2022 ICD-10-CM Code E02

Subclinical iodine-deficiency hypothyroidism

Version 2021

Valid for Submission

ICD-10:E02
Short Description:Subclinical iodine-deficiency hypothyroidism
Long Description:Subclinical iodine-deficiency hypothyroidism

Code Classification

  • Endocrine, nutritional and metabolic diseases (E00–E90)
    • Disorders of thyroid gland (E00-E07)
      • Subclinical iodine-deficiency hypothyroidism (E02)

E02 is a billable diagnosis code used to specify a medical diagnosis of subclinical iodine-deficiency hypothyroidism. The code E02 is valid during the fiscal year 2022 from October 01, 2021 through September 30, 2022 for the submission of HIPAA-covered transactions.

The ICD-10-CM code E02 might also be used to specify conditions or terms like iodine hypothyroidism, subclinical disease and/or syndrome, subclinical hypothyroidism or subclinical iodine deficiency hypothyroidism.

Index to Diseases and Injuries

The Index to Diseases and Injuries is an alphabetical listing of medical terms, with each term mapped to one or more ICD-10 code(s). The following references for the code E02 are found in the index:

Approximate Synonyms

The following clinical terms are approximate synonyms or lay terms that might be used to identify the correct diagnosis code:

Convert E02 to ICD-9 Code

The General Equivalency Mapping (GEM) crosswalk indicates an approximate mapping between the ICD-10 code E02 its ICD-9 equivalent. The approximate mapping means there is not an exact match between the ICD-10 code and the ICD-9 code and the mapped code is not a precise representation of the original code.

Information for Patients


Hypothyroidism

What is hypothyroidism?

Hypothyroidism, or underactive thyroid, happens when your thyroid gland doesn't make enough thyroid hormones to meet your body's needs.

Your thyroid is a small, butterfly-shaped gland in the front of your neck. It makes hormones that control the way the body uses energy. These hormones affect nearly every organ in your body and control many of your body's most important functions. For example, they affect your breathing, heart rate, weight, digestion, and moods. Without enough thyroid hormones, many of your body's functions slow down. But there are treatments that can help.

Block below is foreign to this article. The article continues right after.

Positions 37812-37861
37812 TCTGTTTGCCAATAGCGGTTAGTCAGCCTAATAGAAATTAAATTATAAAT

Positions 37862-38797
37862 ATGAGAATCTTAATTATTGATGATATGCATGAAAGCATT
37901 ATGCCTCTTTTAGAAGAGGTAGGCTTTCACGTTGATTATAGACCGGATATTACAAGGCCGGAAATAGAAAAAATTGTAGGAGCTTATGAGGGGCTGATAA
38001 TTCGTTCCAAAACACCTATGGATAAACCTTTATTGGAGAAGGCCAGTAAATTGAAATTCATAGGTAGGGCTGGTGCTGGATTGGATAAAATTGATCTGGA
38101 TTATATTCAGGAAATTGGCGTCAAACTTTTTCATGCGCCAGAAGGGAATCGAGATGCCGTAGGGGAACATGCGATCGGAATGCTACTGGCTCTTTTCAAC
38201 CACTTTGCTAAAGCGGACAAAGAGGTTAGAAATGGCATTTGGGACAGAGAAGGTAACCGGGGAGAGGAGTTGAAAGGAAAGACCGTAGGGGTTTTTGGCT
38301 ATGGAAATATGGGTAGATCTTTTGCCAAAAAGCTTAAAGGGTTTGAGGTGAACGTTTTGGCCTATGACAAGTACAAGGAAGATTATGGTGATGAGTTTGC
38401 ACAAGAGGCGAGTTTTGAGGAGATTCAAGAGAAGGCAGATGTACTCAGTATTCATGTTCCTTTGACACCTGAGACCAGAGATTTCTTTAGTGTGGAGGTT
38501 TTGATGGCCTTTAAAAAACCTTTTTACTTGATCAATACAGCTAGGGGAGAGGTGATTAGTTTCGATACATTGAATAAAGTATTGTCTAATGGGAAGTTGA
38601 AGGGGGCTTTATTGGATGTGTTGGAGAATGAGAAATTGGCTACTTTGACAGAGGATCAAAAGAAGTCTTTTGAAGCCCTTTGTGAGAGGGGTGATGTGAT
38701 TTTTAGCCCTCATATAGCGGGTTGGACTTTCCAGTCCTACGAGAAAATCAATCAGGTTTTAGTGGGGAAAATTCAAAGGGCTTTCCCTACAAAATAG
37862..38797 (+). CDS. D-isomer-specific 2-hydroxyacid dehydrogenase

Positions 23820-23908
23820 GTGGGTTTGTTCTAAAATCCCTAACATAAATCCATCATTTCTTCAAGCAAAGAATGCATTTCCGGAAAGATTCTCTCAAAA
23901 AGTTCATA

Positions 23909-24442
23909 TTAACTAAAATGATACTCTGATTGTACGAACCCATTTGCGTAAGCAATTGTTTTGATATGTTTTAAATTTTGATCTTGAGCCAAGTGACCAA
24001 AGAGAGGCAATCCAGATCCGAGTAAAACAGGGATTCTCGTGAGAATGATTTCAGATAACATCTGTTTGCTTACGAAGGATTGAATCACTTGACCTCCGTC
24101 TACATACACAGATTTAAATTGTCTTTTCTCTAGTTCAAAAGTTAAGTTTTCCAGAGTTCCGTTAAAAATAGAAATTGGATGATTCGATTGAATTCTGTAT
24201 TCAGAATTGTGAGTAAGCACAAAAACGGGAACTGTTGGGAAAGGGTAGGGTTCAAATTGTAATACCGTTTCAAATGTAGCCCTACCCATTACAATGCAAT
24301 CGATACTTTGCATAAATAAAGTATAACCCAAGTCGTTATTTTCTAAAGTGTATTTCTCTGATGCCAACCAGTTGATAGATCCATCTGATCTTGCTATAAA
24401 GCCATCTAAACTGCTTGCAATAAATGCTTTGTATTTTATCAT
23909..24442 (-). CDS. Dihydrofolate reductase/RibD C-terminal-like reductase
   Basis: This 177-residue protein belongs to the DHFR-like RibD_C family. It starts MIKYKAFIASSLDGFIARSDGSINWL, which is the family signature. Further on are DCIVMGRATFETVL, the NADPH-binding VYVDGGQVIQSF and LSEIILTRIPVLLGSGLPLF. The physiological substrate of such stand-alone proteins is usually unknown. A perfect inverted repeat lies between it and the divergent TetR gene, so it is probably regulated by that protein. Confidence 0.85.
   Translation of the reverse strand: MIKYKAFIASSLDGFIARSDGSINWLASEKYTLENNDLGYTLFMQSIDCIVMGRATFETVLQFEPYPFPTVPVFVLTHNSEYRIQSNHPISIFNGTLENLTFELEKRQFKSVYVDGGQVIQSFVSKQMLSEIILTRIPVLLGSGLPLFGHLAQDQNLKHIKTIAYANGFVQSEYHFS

What causes hypothyroidism?

Hypothyroidism has several causes. They include

Who is at risk for hypothyroidism?

You are at higher risk for hypothyroidism if you

What are the symptoms of hypothyroidism?

The symptoms of hypothyroidism can vary from person to person and may include

Because hypothyroidism develops slowly, many people don't notice symptoms of the disease for months or even years.

What other problems can hypothyroidism cause?

Hypothyroidism can contribute to high cholesterol. In rare cases, untreated hypothyroidism can cause myxedema coma. This is a condition in which your body's functions slow down to the point that it becomes life-threatening.

During pregnancy, hypothyroidism can cause complications, such as premature birth, high blood pressure in pregnancy, and miscarriage. It can also slow the baby's growth and development.

How is hypothyroidism diagnosed?

Your health care provider may use many tools to make a diagnosis:

What are the treatments for hypothyroidism?

The treatment for hypothyroidism is medicine to replace the hormone that your own thyroid can no longer make. About 6 to 8 weeks after you start taking the medicine, you will get a blood test to check your thyroid hormone level. Your health care provider will adjust your dose if needed. Each time your dose is adjusted, you'll have another blood test. Once you find the right dose, you will probably get a blood test in 6 months. After that, you will need the test once a year.

If you take your medicine according to the instructions, you usually should be able to control the hypothyroidism. You should never stop taking your medicine without talking with your health care provider first.

If you have Hashimoto's disease or other types of autoimmune thyroid disorders, you may be sensitive to harmful side effects from iodine. Talk to your health care provider about which foods, supplements, and medicines you need to avoid.

Women need more iodine when they are pregnant because the baby gets iodine from the mother's diet. If you are pregnant, talk with your health care provider about how much iodine you need.

NIH: National Institute of Diabetes and Digestive and Kidney Diseases


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Code History

  • FY 2021 - No Change, effective from 10/1/2020 through 9/30/2021
  • FY 2020 - No Change, effective from 10/1/2019 through 9/30/2020
  • FY 2019 - No Change, effective from 10/1/2018 through 9/30/2019
  • FY 2018 - No Change, effective from 10/1/2017 through 9/30/2018
  • FY 2017 - No Change, effective from 10/1/2016 through 9/30/2017
  • FY 2016 - New Code, effective from 10/1/2015 through 9/30/2016 (First year ICD-10-CM implemented into the HIPAA code set)